Some of us always wondered, "What was the exit strategy when it became obvious the Cassidy LE did not reflect reality? Some believe there was no strategy, and others seem to think it was stripping the company of cash in the form of salaries and dividends. The promoters of the stock seemed to think the trust would have bailed out the company. I don't know what the answer is, but do believe LPHI is close to being a going concern. We'll see what that tiny audit firm thinks soon enough.
    Nov 20, 2014. 12:29 PM | Likes Like |Link to Comment
  • Did Herbalife Executives Conspire To Commit Mail Fraud? [View article]
    The problem is the the FBI won't comment and HLF issued a statement denying any knowledge of a probe. Even if there were a probe, it is possible HLF would not know about it early on until the agents in the cheap suits knocked on their door. The other problem is that these probes take years, not months. This isn't collapsing anytime soon...certainly not this year.
    Apr 14, 2014. 11:40 AM | 2 Likes Like |Link to Comment
  • 7 Questions For Plug Power Investors [View article]
    They are choosing this company because they are willing to sell their product for a loss! It is really that simple. Tax credits are off in under two years.
    Apr 14, 2014. 11:29 AM | 4 Likes Like |Link to Comment
  • Plug Power's Recent Drop Is A Great Opportunity [View article]
    And this negative FCF is with their customers having tax credits, which will disappear in under two years. What the longs don't get is that, at some point, the company needs to make money.
    Apr 14, 2014. 11:25 AM | Likes Like |Link to Comment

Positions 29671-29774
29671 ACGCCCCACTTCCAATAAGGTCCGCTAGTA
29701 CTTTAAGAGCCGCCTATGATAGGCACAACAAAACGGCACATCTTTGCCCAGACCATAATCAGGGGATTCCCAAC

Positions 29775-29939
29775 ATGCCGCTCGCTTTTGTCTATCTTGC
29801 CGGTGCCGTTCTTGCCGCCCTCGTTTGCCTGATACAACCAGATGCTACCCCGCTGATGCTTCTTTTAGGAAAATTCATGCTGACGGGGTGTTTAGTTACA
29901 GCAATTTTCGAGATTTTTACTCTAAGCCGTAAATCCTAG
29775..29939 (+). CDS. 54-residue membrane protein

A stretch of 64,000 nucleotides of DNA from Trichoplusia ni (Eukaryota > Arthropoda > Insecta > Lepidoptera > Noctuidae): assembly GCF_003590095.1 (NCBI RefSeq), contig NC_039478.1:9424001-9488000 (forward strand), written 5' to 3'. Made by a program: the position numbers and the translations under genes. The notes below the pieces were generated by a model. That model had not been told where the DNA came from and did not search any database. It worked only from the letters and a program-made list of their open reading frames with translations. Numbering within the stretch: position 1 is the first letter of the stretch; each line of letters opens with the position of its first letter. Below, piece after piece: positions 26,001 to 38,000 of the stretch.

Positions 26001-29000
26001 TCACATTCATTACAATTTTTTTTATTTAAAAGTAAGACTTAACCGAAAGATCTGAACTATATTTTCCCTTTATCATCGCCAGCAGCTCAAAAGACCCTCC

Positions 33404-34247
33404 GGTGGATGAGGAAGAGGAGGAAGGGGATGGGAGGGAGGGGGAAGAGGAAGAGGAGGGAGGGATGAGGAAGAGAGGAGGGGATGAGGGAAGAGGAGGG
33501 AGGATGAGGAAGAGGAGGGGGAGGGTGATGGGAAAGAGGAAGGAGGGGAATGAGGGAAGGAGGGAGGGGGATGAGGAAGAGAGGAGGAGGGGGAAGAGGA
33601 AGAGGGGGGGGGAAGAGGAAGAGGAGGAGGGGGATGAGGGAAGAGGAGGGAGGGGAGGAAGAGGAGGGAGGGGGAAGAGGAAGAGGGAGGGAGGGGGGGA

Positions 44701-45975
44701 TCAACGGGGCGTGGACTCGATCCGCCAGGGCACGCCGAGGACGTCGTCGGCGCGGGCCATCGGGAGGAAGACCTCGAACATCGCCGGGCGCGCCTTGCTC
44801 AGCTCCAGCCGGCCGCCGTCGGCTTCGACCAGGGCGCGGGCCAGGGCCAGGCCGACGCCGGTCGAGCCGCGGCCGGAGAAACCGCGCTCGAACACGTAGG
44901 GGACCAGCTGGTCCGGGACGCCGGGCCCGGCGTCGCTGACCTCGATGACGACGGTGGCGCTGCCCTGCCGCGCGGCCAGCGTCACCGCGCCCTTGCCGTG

• NQ Mobile Posts Mixed Results, Guides Q1 And FY14 Higher: So Was The Drop Justified? [View article]
    Actually, some of these companies make up numbers all the time. The Chinese RTO scams are legendary. This is not racism, but fact. China has fewer security laws, much less enforcement than in the US (and ours is poor), and a lot more people. As in the USA, fraud is ubiquitous. Once discovered, the questions are: 1) What is the best and safest way to short these companies; and 2) What is the end game that management is attempting to run? Sometimes, it is to steal through other entities controlled by family members. With HRBN, the end game was a big surprise. The shorts were right, but they can sometimes lose being right if they get the end game wrong or it the stock don't crack fast enough.
    Apr 14, 2014. 11:16 AM | 2 Likes Like |Link to Comment
  • NQ Mobile's Ugly And Highly Questionable Earnings [View article]
    This is the point. There is too much that cannot be explained, and will likely NEVER be explained unless the numbers were never real to begin with. That is the only explanation:The numbers were never real to begin with.
    Apr 14, 2014. 11:01 AM | 2 Likes Like |Link to Comment
  • NQ Mobile's Ugly And Highly Questionable Earnings [View article]
    The question isn't if there is likely financial fraud. We can thank Muddy Waters and the author of this article for taking care of that issue. The question is how to play this on the downside. As always, someone writes a damning article (or several) about a company's possible business or accounting fraud, and the idiot analysts with firms looking for investment banking or other business still have "BUY" or "HOLD" ratings with price targets based on models that assume the stated numbers are not fabricated. The good news is that the stock has plenty of room to drop. The bad news is that there will always be long analysts and investors that cannot accept they are wrong. So, how is everyone playing this on the short side?
    Apr 14, 2014. 10:58 AM | 1 Like Like |Link to Comment